I had no idea until today that Spot produced The Decendent’s Milo Goes to College. Makes sense, as Milo was first released on New Alliance Records, a label owned by Minutemen D. Boon and Mike Watt. The more you know, I guess.
Over the weekend I paid $8 for this SST Records comp, The Blasting Concept Volume II, which, adjusted for inflation is only $0.30 more than the original $3.49 suggested retail price, or in this case, the special list price. So, that’s something. Also, as a proud owner of The Blasting Concept Volume I, I can’t wait to spin this Minutemen, Saccharine Trust, Black Flag, Husker Du, Meat Puppets, comp as soon as the day job allows. This minimalist cover is hilarious, when compared to the mildly disturbing Raymond Pettibon cover for Volume 1. I’ll just leave it at that.
Manning vocals, guitar, bass, and wearing his producer hat, former Black Flag leader and principal songwriter Greg Ginn released his debut solo album, 1993’s Getting Even on Ginn’s own Cruz Records, an offshoot of SST Records, also owned by Mr. Ginn. As far as the music goes, it’s solid-state punk blues at its absolute finest. Think a VERY mature Black Flag, or a VERY IMMATURE Murder City Devils, but like, circa: 1993. It’s an amazing solo effort by one of the founding fathers of Southern California hardcore, and comes highly recommended.
Lawndale’s 2nd (and final) LP (from SST Records in 1987) continued carrying the burning torch of surf-folk rock set ablaze by 1986’s Beyond Barbecue (their debut). Sasquatch Rock, as it is infamously known, harbors many well known, Liquid Kitty favorites, and is the perfect blend of Pacific Coast casual that this prominent band is eminently known for. I could go for a bit of Punk Rock BBQ right about now. (sigh)
Insert hunting is often times an all or nothing affair. After a while you begin to notice consistencies that are more exceptions than they are rules. I mean, there can’t be “rules” when second hand record shopping, so I guess that wasn’t really worth mentioning. Anyway, it seems that more and more these days, the unknown hidden art printed and housed within the album sleeve is pulling towards my decision to fork over $3 for a used record than the actual music itself. It wasn’t always this way, but when one’s eyes get a taste for these mysterious little gems, one begins to understand why, now doesn’t one? (Yes, that was a Benson reference from Soap, and no, I am in no way ashamed.)
The lovely SO gifted me this stunning SST insert for my xx birthday. I’m the first consumer to excavate this four-page order form booklet from within the bowels of a sealed Beyond Barbecue album by Lawndale. This album’s release, and the albums featured within date this specimen in the 1986 – 1986 range. Whatever you dig, get into it, kids. Happy Friday!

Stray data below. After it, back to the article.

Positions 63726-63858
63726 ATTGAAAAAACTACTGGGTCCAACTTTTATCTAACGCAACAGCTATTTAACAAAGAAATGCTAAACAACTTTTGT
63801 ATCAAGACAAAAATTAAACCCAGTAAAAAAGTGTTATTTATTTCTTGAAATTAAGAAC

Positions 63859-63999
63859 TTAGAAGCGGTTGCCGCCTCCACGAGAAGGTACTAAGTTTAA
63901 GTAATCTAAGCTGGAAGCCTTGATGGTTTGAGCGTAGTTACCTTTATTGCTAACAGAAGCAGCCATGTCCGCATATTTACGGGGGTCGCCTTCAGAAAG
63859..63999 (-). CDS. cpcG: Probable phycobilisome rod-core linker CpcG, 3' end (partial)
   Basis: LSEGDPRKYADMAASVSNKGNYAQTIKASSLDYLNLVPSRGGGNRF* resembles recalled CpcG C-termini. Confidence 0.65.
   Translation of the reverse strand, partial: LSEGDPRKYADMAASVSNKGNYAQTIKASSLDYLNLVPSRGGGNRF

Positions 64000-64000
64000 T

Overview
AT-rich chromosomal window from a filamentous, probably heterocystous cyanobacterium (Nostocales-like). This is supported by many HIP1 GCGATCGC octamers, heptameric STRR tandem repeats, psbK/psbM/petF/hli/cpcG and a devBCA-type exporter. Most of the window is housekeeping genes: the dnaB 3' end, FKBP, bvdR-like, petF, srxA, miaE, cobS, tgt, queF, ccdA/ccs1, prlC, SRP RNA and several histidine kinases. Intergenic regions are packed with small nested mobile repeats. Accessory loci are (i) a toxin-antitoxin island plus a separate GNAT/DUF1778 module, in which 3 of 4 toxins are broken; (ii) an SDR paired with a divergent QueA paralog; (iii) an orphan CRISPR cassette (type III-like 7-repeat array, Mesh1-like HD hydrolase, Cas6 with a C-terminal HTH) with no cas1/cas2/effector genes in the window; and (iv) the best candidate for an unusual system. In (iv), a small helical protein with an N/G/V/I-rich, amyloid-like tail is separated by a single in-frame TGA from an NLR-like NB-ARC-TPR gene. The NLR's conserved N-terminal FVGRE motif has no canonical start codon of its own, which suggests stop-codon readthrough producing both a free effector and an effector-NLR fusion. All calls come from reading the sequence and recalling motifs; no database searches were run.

Please, Mr. Postman, don’t drop, throw, toss, pitch, hurl, thrust, flip, heave, fire, or fling any of my precious records upon delivery. My copy of Lawndale’s 1986 debut LP, Beyond Barbecue, was a birthday gift (my loving SO), and now it’s little more than unplayable garbage and a sour subject. Government-infused laziness should not, nor ever, equal subpar workmanship.
So, Saturday’s show down at Harold’s in Pedro, and the $10 cover, contributed towards the raising of funds for the Craig Ibarra penned, Pedro punk scene inspired book, A Wailing of a Town. “An Oral History of Early San Pedro Punk and More” from 1977 – 1985, this book is highly anticipated by the Prudent Groove, and is suggested throughout the punk, quality, and truth music scene across the globe. Political-minded, Pedro-proud.
I broke the mold of tradition yesterday and removed the shrink wrap that bound my copy of Double Nickels on the Dime, the Minutemen’s timeless magnum opus. It has become habit for me to neatly slice the plastic along the sleeve opening, preserving the virgin cover, back, and in this case, gatefold center.
I’d never owned Double Nickels in any format until I found this reissue, so I was more than amazed when I released the fruits of this gatefold for the very first time. Aside from the usual credits and a collage of action band shots are seven drawing by Raymond Pettibon I’d never seen before. Famous first throughout the Southern California early punk scene, then the world over, Mr. Pettibon’s art ranges from morally exposing to minimalist shock, which, after reading this again, does absolutely no justice to either the style of his characters, or the weight of his foreboding, and ominous messages. His often humorous take on the vulgar details of moral principles (many struggle their whole lives to ignore) raise a sense of loaded guilt that makes you want to go out and punch an elected official in the face, but you know… in a good way.
So often do priceless nuggets of cultural significance go overlooked. Featured, as far as I can tell, ONLY on the back of 1981’s The Punch Line LP (15 mins for 18 songs…), this industrial landscape not only shows promise of conviction, it also showcases the many, astute talents of an already gifted musician, George Hurley (drummer for Minutemen).
Like so many onion-like layers of creative mystique the Minutemen continue to provide, this alternate, artistic expression by one of the world’s best drummers, Mr. George Hurley, was / is good enough for cover art, but for a prolific band such as this, takes sidecar, and settles for a prominent, yet secondary place on the back cover.
No filler did plague the Minutemen. History has converted this opinion into fact.